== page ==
At What Age Will a Child's Bones Finish Growing?

The most rapid periods of bone growth occur from birth to 2 years old, and then again around puberty, Dr. Karp says, adding: "Infants’ bones typically grow about 10 inches during the first year."

As your baby grows toward childhood, they will experience what is known as growth spurts. These growth spurts will happen at different times for different children, Dr. Hyler says. But all children will eventually go through an adolescent growth spurt.

"This is a time when their bodies are growing at a much faster rate than usual and typically is accompanied by the development of secondary sexual characteristics," she says. "After this growth spurt, the growth plates begin to close. The bones are then skeletally mature, and the body arrives at its final adult height."

The ossification process that your child's body is experiencing—where much of the cartilage in your child's body turns into bone—typically wraps up by the time your child reaches their mid-20s, Dr. Karp says. "At that point, bones can continue to change, but they do not grow any longer."

Keeping Your Child's Bones Healthy

To keep your child's bones healthy, you need to start with the building blocks—calcium and vitamin D. Nearly all of the calcium in your child's body is stored in their bones and teeth. But because their bodies do not make their own calcium, they need to get it every day from foods and drinks. Meanwhile, vitamin D is essential because it enhances calcium absorption.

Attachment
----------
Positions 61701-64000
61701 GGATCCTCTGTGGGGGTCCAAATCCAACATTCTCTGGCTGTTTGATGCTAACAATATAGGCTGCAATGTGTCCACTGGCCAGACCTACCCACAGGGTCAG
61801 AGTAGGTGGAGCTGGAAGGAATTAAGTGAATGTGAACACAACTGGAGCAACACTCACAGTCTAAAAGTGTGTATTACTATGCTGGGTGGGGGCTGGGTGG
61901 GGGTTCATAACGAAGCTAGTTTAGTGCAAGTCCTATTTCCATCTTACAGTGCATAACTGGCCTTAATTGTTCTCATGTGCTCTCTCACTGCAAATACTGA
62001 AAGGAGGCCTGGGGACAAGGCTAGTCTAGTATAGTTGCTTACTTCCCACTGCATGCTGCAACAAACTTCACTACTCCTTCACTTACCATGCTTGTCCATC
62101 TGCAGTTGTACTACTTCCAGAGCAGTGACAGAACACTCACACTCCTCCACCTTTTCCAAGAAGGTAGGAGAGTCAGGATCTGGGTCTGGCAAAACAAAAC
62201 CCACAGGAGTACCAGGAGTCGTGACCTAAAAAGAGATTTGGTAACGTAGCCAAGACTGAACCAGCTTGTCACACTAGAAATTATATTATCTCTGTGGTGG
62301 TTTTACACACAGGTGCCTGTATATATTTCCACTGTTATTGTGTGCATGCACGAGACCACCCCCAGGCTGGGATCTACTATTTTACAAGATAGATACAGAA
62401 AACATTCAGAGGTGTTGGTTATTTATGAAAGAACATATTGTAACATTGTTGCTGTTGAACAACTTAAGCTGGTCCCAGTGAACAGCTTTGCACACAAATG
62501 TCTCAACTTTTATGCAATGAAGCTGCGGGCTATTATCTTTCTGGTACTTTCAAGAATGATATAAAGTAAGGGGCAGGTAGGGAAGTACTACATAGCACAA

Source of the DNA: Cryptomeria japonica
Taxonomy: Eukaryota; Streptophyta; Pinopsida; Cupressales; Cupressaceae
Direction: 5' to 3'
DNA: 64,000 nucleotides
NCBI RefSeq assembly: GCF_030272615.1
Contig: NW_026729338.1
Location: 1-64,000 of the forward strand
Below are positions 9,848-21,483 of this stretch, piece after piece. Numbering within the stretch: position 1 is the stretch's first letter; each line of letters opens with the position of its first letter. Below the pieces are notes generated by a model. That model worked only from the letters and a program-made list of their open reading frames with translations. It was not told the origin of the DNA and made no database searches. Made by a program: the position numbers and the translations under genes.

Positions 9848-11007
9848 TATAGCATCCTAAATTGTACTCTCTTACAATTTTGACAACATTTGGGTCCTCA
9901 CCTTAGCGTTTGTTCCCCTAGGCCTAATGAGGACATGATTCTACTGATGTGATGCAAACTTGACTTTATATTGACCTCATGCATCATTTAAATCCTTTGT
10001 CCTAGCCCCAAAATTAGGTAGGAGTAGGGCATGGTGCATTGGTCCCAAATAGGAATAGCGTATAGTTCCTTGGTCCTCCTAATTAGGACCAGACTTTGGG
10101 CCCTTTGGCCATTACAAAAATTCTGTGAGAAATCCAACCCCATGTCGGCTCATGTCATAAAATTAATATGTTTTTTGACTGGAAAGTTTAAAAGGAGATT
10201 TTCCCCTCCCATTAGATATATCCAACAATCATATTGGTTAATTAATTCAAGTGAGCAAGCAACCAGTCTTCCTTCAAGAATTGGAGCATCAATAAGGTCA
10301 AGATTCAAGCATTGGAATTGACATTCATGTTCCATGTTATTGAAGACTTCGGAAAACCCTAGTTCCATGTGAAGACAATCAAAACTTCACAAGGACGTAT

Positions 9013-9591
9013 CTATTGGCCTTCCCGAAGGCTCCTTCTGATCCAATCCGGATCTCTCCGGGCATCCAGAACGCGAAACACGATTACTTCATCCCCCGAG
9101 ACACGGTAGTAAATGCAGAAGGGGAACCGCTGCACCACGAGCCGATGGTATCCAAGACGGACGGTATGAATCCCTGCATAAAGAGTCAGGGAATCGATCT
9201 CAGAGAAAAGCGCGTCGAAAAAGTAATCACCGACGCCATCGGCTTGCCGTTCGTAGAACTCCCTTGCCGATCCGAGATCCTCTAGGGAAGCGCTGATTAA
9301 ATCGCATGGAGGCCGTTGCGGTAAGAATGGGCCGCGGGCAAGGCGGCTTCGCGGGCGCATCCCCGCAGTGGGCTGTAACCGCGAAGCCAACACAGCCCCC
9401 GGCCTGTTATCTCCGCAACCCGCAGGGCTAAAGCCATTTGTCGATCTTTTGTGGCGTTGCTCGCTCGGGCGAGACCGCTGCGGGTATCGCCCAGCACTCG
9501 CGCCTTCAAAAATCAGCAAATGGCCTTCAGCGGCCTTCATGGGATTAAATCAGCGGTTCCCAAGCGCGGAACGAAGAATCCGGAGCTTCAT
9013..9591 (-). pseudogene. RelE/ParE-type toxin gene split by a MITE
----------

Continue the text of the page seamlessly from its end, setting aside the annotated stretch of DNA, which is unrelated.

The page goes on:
"Babies get all the calcium they need from breastmilk or infant formula," Dr. Karp says. "However, breastfed babies—even partially breastfed babies—need a vitamin D supplement soon after birth in order to put that calcium to work. Infant formula contains added vitamin D, so if your baby drinks 32 ounces a day, they don't require extra D."

Once your child starts eating table food, it is important they continue to get sufficient calcium and vitamin D through a well-balanced diet, Dr. Hyer says. You can opt for a wide variety of calcium-rich and vitamin-D-fortified foods like yogurt, cheese, tofu, canned salmon, egg yolks, and beans. After their first birthday, they also can start to drink whole milk—or plant-based milk if they have an allergy.

"Also, a few minutes of direct sunlight on uncovered skin helps trigger a reaction to convert a precursor to vitamin D into its active form," Dr. Hyer says. "Physical activity also helps build bone strength in children. Bones will adapt to the stress or demands placed upon them, so the more active a child is playing, running, and jumping, the stronger the bones they are building."

A Word From Verywell

From infancy through adolescence, your child's bones are growing and developing. In fact, the process isn't complete until their mid-20s. For this reason, it is vital that you ensure they are getting the nutrition and exercise they need to build strong bones. Not only will strong bones support their muscles and protect their organs, but it also will provide them a strong foundation in more ways than one.

9 Sources
Verywell Family uses only high-quality sources, including peer-reviewed studies, to support the facts within our articles. Read our editorial process to learn more about how we fact-check and keep our content accurate, reliable, and trustworthy.
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By Sherri Gordon
Sherri Gordon, CLC is a published author, certified professional life coach, and bullying prevention expert.